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MemberFelipe Martinez-Pinzon

19th Century Latin American Literature, Latin American Studies, Latin American Literature (Literature), 19th Century Colombian History, Colombia, Maps and Society, Historical Geography, Tropical Ecology, Eco-criticism, War Theory, Naturaleza/cultura, Nature Culture, Costumbrismo Latinoamericano, 19th century culture and politics – Colombia & Latin America, 19th Century Latin American Art History, Modernismo, Spanish and Latin American Modernism, Spanish American Independence, Society and Politics 19th Century Latin America, Amazonia, Costumbrismo hispánico, and Historia política y social siglos XIX y XX

Membernispero

I am a scholar of U.S. and Latin American literature and culture of the nineteenth and twentieth centuries. In particular, my first book and my current projects reflect a transnational approach to the cultural history of capitalism. They address a common broad question: how are our local and national identities shaped by and through popular economic and political narratives? My book, A Cultural History of Underdevelopment: Latin America in the U.S. Imagination (University of Virginia Press, 2016) explores how Americans have mapped the hemisphere from the mid-19th century to the end of the Cold War in terms of an economic geography in which the United States was a rich nation among poor ones. The most common term for this geography and condition of poverty has been “underdevelopment,” a term from the social sciences that has also drawn on cultural generalizations about the origins and the spaces of poverty. Since I arrived at Wayne State, I have also taught and writen about the history and culture of Detroit, especially in the ways its image circulates outside the city–as the Motor City, Motown, the Arsenal of Democracy, and the city of ruins. My new project, Keywords for the Age of Austerity, is an evolving online work of historical etymology and cultural criticism. I trace the history of economic concepts in the mass media, uncovering the history and common use of popular terms like “accountability,” “entrepreneur,” and “innovation.”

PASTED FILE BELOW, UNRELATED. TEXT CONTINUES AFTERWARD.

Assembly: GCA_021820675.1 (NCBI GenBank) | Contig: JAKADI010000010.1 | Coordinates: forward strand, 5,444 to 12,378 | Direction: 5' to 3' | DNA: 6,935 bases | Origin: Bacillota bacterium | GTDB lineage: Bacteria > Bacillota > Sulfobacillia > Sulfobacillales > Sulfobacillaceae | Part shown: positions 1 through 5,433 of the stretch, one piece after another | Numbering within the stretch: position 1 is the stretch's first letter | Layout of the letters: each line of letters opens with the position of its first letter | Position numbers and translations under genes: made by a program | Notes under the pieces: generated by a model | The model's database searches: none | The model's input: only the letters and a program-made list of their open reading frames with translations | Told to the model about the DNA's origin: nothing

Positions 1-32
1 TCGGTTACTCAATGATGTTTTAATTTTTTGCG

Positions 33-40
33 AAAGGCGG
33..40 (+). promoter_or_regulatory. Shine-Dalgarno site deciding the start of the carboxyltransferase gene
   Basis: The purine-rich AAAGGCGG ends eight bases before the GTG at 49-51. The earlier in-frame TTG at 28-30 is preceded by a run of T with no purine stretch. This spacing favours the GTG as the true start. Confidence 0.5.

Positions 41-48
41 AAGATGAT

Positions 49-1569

MemberMarlene Daut

Marlene L. Daut has a B.A. in English and French from Loyola Marymount University, and she earned a Ph.D. in English from the University of Notre Dame in 2009. She is currently Associate professor of African Diaspora Studies in the Carter G. Woodson Institute and the Program in American Studies at the University of Virginia. Before joining the faculty of UVA, Daut was Associate professor of English and Cultural Studies at Claremont Graduate University. She has also been the recipient of fellowships from the National Humanities Center, the Ford Foundation, and the National Endowment for the Humanities (NEH). She is the author of two books: Baron de Vastey and the Origins of Black Atlantic Humanism (Palgrave, 2017) and Tropics of Haiti: Race and the Literary History of the Haitian Revolution in the Atlantic World, 1789-1865 (Liverpool, 2015); and the forthcoming edited collection, An Anthology of Haitian Revolutionary Fictions. Her articles have appeared in numerous scholarly journals such as, Studies in Romanticism, L’esprit creatur, Small Axe, Nineteenth-Century Literature, Comparative Literature, South Atlantic Review, Research in African Literatures, and J19. She is also co-editor and co-creator of H-Net’s scholarly network, H-Haiti.